Created by His grace and in His image we have the capacity to make decisions. God’s image in us manifests itself in our capacity to choose right from wrong. We trust this or that. We exert the faith He has built into our being. “Choose for yourselves this day whom you will serve” (Joshua 24:15). “’How long will you falter between two opinions? If the LORD is God follow Him; but if Baal, follow him.’ But the people answered him not a word.” (1 Kings 18:21).

The greatest decision we make is to love. “Jesus said to him, ‘You shall love the LORD our God with all your heart, with all your soul, and with all your mind.’ This is the first and great commandment. And the second is like it: ‘You shall love your neighbor as yourself.’ On these two commandments hang all the Law and the Prophets.” (Mat. 22:37-40). The love God speaks of is not cheap love. It isn’t a love that is in word only. Love is not mere lip-service. “He who has My commandments and keeps them, it is he who loves Me.” (John 14:21a). “By this we know love, because He laid down His life for us. And we also ought to lay down our lives for the brethren. But whoever has this world’s goods, and sees his brother in need, and shuts up his heart from him, how does the love of God abide in him? My little children, let us not love in word or in tongue, but in deed and in truth.” (1 John 3:16-18).

Human choice and love are inextricably connected. If humanity does not have the capacity to choose, it cannot love. Love forced is an oxymoron. That’s important because some theology discounts the human will. It removes the image of God in humanity that provides the capacity to choose and make decisions. There are some who would remove human decision from the equation of salvation. And yet Christ’s call to repentance screams for decision (e.g. Mark 1:15). I understand the motive of those who discount human free will and the capacity for decision. I understand the desire to exalt God and make salvation completely and totally of Him, of His grace. But even if the salvation plan of God is viewed as incorporating a decision from human beings, salvation is still totally of God. God created us in the first place. He created us in His image with the capacity to choose. He reasons with us and draws us to Himself (Is. 1:18; John 6:44). He persuades us and convicts us of our sin (John 16:8-11). It’s all by His grace. We wouldn’t know we fall short of His glorious requirements unless by grace he revealed and exposed our depravity (Rom. 3).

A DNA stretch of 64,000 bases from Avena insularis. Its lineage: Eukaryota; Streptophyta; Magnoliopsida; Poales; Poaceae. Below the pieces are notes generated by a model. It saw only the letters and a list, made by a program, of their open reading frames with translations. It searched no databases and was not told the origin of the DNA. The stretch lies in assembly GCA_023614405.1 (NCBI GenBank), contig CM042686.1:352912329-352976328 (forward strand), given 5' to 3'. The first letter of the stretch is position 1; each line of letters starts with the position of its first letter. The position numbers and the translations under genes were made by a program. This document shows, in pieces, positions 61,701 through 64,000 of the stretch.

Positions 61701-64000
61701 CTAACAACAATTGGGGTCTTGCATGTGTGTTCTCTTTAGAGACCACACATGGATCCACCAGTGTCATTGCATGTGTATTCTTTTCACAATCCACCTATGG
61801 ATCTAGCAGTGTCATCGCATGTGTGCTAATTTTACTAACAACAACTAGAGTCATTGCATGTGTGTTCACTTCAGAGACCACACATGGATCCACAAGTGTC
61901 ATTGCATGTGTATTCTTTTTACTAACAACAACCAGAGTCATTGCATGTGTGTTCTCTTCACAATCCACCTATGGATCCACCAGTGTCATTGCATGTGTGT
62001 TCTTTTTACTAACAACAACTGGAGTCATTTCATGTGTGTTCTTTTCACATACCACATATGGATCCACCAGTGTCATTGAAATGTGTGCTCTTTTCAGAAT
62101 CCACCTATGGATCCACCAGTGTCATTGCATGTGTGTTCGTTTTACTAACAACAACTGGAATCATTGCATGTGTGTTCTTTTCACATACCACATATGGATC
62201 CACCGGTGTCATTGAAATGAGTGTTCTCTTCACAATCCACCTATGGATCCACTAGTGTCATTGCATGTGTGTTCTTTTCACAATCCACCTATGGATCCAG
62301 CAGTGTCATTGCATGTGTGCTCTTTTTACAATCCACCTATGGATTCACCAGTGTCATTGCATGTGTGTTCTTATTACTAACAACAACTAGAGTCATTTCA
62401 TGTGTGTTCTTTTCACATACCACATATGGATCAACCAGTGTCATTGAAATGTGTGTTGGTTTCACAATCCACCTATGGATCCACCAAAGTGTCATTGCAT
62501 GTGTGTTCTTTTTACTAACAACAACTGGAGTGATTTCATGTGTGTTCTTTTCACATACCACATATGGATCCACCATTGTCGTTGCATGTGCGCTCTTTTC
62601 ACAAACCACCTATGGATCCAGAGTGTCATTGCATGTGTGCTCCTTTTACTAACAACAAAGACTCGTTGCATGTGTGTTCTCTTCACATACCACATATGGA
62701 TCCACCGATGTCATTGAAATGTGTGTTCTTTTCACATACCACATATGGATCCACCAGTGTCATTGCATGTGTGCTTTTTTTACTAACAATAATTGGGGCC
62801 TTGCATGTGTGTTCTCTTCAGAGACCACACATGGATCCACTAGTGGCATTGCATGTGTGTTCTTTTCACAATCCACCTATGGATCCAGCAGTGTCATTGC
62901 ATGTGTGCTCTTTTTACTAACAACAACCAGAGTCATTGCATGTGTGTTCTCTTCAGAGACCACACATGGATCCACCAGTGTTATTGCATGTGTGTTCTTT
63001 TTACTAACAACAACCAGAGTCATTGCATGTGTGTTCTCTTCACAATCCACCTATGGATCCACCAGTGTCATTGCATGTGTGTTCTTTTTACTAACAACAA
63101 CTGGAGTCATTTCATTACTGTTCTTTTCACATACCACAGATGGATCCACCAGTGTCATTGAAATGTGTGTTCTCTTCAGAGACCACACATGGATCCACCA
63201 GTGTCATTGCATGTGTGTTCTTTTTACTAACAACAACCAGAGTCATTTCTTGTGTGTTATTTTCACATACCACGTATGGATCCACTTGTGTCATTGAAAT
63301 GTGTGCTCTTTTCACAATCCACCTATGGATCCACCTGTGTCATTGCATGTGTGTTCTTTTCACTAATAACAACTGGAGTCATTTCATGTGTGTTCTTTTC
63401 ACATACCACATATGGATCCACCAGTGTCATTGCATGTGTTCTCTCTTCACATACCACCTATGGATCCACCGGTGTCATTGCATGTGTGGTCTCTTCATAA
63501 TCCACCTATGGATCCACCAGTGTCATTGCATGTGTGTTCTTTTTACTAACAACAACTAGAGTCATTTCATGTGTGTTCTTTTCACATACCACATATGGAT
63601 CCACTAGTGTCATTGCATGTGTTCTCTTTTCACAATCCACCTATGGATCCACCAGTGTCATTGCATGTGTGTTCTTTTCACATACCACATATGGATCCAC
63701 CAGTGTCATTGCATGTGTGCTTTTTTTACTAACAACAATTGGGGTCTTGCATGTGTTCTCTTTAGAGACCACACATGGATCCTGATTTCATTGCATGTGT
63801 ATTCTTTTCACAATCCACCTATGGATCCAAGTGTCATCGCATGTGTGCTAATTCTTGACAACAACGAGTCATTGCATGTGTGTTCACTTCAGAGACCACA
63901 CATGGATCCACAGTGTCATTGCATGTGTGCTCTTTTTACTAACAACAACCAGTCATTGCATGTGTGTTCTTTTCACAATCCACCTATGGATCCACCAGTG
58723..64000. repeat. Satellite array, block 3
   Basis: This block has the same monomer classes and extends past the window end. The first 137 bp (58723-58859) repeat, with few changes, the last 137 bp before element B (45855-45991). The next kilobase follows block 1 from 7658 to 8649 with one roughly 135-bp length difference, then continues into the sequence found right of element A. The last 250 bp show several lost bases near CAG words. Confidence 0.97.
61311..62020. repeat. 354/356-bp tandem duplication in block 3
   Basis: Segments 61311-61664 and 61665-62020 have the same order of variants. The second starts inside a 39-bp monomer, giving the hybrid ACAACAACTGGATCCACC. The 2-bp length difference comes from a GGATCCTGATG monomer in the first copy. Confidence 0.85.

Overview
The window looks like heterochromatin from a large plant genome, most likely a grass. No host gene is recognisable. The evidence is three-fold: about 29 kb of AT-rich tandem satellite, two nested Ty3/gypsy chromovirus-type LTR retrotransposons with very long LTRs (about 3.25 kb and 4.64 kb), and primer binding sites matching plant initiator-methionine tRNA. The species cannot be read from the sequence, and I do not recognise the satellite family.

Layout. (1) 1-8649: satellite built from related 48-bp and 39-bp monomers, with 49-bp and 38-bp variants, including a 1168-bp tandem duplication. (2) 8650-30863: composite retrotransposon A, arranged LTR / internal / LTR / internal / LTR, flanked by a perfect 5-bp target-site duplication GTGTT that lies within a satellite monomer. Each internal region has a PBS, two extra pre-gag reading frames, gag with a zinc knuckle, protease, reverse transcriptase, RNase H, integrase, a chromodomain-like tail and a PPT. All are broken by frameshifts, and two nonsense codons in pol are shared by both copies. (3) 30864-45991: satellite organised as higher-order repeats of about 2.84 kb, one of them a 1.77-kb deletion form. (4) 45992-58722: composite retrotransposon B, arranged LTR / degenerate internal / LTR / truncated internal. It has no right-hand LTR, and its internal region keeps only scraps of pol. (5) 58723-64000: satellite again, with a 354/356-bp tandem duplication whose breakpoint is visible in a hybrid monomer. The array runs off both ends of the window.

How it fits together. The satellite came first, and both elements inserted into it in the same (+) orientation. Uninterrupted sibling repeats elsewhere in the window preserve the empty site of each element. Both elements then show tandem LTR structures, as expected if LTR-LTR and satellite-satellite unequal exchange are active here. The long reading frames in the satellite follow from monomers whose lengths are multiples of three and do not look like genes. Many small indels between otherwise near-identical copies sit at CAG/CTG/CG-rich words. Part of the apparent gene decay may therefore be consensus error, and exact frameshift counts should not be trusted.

Removing the decision required of humanity by God from the salvation equation serves to desecrate the image of God He has placed in the human creation. It makes God’s creation less than He created it to be. It diminishes God’s creativity. It doesn’t exalt God’s sovereignty, it lessons it. Is God only able to rule those He has programmed a certain way to be ruled? Or is God so great and glorious that He can field humanities’ questions and even their accusations and then respond, “Who is this who darkens counsel by words without knowledge? Now prepare yourself like a man; I will question you, and you shall answer Me” (Job 38:2-3).

To say humanity must respond to the gospel with faith or trust should not be viewed as incorporating a human “work” in salvation. Faith is not a work. When a person repents and puts their faith in Jesus they have nothing to boast about. “For by grace you have been saved through faith, and that not of yourselves; it is the gift of God, not of works, lest anyone should boast.” (Eph. 2:8-9). Faith is part of God’s image in humanity. It is there by grace. But humanity is responsible for using that capability.

Some say salvation circumvents a willful decision by people. Some say people cannot make a decision one way or the other. They affirm the only people who are saved are those who have been predestined to salvation by God beforehand. They say salvation is separate from any decision on the part of humanity. Such a view removes the image of God from humanity. Such a view reduces humanity to automatons; robots. Unable to choose, we are unable to love. Thank God this is not the truth! For God has given us a will and capacity to choose. Praise God we can choose to receive Jesus as our Savior and Lord! Praise God we can love! By His grace we can choose. By His grace we can love. Choose wisely.



[1] Pastor Chuck Smith,  Word for Today Bible. (Costa Mesa CA: Word for Today Pub. 2012)  note on page 3 for Genesis 1:26.  

Tuesday, January 8, 2013

“Do not marvel that I said to you, ‘You must be born again.’”

Jesus told Nicodemus, “Do not marvel that I said to you, ‘You must be born again.’” (John 3:7). We must be “born of the Spirit” (John 3:6, 8). Does that cause you to marvel? Are you amazed that in this age of eclecticism, unbridled tolerance, and relativism someone would be so bold as to claim there is a single solitary essential of salvation? Is that bigoted?